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Interview with Jordan Rudess

img  Tobias

Hi! How are you? Where are you?
Hi! I'm sitting actually very close to my home in an undisclosed location in New York. As you can see, we're surrounded by the jungle, so don't be surprised if wild creatures start roaming around in back of us. What's Question 2?
 

What’s on your schedule at the moment?
Ah... you really want to go there? (laughs) My schedule is nuts! I just had a week of rehearsal actually, for the upcoming Dream Theater tour, for which I leave on June 1 for Europe. I ran out of there early, actually, which was really pretty crazy, but I had to go out to California because I did a show at CalProg in Whittier California, with Rod Morgenstein and the Rudess Morgenstein Project. And then I flew home completely exhausted, and now I'm actually working on finalizing my solo album - I'm going in a little while today to sit and do a  premix with the engineer. Later on I have pictures for the solo album to do, and then I've got preparations for the Dream Theater tour, and kinda like that - it's busy. It's a busy life these days.
 

Where, would you say, does Dream Theater end and Jordan Rudess begin? What does your solo career allow you to do that maybe you couldn’t do in DT?
Wow, that's an interesting question. Dream Theater is a fantastic job for me, and there's so much that I can do because we have a lot of wacky parts in our group process. But of course, you know my whole life is music, and I had a bit of a career before I even knew who Dream Theater was, and developed a lot of stylistic things that are very important to me - for example, just my piano style, just sitting and improvising at the piano. And you know I was a classical pianist even before that, and very involved in progressive rock and space music, so that there's many things that I do that I like to continue to do as a composer, musician, and producer. And even though Dream Theater is a very wide and full job for me, and certainly uses a lot of my time, there are still many things that I feel compelled to do. So the solo career is important, as it is to many of the guys in the group - because of the fact that music is our lives. So yeah, the solo thing allows me to just pursue all the different stylistic things that I need to do.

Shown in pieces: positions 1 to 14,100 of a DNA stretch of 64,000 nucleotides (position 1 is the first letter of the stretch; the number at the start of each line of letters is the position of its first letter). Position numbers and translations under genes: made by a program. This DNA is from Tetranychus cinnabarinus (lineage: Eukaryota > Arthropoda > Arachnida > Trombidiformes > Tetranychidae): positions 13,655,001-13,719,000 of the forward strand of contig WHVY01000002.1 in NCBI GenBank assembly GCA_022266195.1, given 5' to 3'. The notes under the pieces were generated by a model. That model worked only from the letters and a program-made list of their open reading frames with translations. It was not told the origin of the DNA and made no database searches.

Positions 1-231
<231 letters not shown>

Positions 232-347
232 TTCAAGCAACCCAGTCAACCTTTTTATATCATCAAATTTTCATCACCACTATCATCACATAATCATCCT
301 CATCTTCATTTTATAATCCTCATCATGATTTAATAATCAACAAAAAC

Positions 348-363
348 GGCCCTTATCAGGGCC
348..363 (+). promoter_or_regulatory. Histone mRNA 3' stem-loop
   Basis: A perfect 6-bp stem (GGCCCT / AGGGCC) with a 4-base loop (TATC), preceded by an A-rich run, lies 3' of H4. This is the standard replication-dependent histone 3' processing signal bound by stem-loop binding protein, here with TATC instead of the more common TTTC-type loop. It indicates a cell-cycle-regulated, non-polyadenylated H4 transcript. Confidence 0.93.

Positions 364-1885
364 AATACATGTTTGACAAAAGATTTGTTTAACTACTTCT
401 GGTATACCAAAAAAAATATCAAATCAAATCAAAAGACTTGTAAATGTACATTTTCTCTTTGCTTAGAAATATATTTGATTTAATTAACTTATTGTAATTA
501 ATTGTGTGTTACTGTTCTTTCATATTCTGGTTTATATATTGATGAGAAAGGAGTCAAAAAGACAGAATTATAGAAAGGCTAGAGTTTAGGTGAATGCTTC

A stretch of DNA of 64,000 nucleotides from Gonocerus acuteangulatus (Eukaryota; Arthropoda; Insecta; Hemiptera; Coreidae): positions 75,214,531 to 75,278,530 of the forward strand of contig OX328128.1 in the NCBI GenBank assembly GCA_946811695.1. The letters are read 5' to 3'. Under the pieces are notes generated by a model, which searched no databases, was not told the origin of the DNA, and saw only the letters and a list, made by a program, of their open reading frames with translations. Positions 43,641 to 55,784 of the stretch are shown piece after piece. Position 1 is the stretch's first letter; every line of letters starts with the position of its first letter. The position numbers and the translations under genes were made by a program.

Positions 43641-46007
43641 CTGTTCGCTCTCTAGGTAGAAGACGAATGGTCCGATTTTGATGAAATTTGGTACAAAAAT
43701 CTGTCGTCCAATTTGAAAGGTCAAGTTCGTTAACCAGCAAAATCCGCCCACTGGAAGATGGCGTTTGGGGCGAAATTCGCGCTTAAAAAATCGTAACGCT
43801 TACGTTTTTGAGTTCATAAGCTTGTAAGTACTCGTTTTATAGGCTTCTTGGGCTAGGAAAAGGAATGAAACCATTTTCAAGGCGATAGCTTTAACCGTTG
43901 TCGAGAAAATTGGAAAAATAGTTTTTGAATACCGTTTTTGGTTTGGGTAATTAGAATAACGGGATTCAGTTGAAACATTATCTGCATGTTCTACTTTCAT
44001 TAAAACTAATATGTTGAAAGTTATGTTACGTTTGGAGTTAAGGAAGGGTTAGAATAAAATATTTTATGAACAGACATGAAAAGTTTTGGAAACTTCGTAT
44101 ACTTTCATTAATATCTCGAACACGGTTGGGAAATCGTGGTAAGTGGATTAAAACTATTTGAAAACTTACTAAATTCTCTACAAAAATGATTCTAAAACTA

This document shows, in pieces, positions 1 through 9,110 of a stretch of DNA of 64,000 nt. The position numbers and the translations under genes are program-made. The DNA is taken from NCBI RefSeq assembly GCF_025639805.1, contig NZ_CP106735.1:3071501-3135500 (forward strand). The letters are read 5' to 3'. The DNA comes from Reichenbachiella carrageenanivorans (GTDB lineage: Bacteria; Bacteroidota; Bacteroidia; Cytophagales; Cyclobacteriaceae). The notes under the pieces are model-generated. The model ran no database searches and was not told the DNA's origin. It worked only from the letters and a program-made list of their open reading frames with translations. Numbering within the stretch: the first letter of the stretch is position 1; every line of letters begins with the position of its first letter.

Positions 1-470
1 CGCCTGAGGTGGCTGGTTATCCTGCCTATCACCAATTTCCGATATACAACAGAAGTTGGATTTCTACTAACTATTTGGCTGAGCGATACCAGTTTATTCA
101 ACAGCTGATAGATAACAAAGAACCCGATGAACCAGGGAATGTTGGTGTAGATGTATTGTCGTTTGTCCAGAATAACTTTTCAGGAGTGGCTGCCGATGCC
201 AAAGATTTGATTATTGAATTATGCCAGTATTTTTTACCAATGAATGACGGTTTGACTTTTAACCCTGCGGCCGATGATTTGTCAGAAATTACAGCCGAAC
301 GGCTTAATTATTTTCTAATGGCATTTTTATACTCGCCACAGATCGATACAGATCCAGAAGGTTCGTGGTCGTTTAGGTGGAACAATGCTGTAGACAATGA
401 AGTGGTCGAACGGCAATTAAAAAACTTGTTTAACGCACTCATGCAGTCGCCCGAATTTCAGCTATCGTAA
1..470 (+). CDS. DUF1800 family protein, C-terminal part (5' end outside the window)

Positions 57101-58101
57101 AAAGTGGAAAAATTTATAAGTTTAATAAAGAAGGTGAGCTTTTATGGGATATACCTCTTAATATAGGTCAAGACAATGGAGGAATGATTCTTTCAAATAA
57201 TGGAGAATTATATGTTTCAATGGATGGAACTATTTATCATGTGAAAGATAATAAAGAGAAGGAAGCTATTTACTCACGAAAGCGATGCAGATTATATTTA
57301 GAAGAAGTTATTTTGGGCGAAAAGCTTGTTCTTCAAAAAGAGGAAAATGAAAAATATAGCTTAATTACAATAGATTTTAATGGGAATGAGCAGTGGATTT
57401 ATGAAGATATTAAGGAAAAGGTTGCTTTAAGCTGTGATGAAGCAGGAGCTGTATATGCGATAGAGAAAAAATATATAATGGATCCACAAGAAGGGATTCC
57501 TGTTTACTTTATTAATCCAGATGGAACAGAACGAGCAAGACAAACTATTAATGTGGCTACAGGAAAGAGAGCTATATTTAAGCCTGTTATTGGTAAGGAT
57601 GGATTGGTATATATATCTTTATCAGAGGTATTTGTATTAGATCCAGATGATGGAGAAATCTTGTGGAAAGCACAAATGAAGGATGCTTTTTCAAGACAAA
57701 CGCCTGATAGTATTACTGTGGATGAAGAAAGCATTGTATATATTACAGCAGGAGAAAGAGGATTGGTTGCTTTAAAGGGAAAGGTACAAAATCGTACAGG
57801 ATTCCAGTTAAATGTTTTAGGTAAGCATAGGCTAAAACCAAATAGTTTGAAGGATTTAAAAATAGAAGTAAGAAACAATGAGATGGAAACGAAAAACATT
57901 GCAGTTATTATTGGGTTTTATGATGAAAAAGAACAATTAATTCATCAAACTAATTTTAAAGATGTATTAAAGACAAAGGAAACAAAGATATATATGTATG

Solo projects of band members are often referred to as “playgrounds”. When watching you play live with Dream Theater, I always had the notion that “playing” with the possibilities of your instrument was not merely an aside, but an integral part of what you’re doing. Correct?
Yes, I think I understand that question, so I'll expound upon it. The instrument for me is really part of the fun. I totally get into the idea of trying to make the instrument that I use do as much as it possibly can and just to explore all the possibilities. For instance, now I'm programming some of the sounds, actually, for the next tour, and some of the songs I'm doing, like there's this one song for instance, called "Misunderstood", that's off of "Six Degrees of Inner Turbulence", and it's a pretty cool song. We were in the mode in the studio where we really experimenting with sounds and going through all kinds of different effects, like backwards-type effects, and treating the sounds in unusual, kind of progressive, if you will, ways, and what's crazy is that I already programmed this song for live when I used to play on the Kurzweil platform. But now I've switched, and my main instrument for live performance with Dream Theater is the Korg Oasys, and so I'm kind of revisiting and having to program these sounds again. And I've been sitting in the studio, just really enjoying, and also spending a lot of time at, programming the sounds and making things happen, and just really trying to go for it and seeing what I can get out of this very powerful, amazing instrument.
 

Talking about the synthesizer: Most people find it a rather “cold” instrument, but Klaus Schulze called his equipment “my beloved synthesizers”. How would you describe your relationship with your instruments?
The synthesizer is, to me, the most fantastic, exciting, beautiful, instrument that has been created to date - except for sometimes when I'm sitting at my Steinway piano and I feel like that's even grander - but really, the idea of just being able to play with sound,  and have so much control of the sound that you're making, and bend, and shape, and move.... It just continuously amazes me, and gives me great pleasure. I feel so grateful to be a synthesist, especially today, when the level of control of expression is so powerful, I personally feel that in many ways it goes beyond any other instrument that exists in the world. So, there you go. (laughs) Smoke that! (laughs)
 

All instruments have evolved and progressed over the centuries, but the synthesizer has taken this to a new level. How important would you rate the  relationship between technology and composition for your music?
That's an interesting question - a good interesting left turn at the end. I think it's very integrated in a way. I consider myself a progressive musician and by that, I don't mean progressive like playing music that's from the art-rock of the 70s. I mean progressive in the sense that I try to stay aware and in touch with what's going on with technology. I'm always interested in the latest thinking and design, and it does influence my composing. So in that sense they are tied in together. I want to be using whatever musical tools are out there and seeing what kinds of sounds they create, and what they offer musically. So, yeah, they are very tied in, for sure.
 

One of the people you’re in close co-operation with when it comes to technology is Richard Lainhart, an early pioneer of the Synthesizer. Has his more “sound”-related approach possibly been an inspiration for your own material?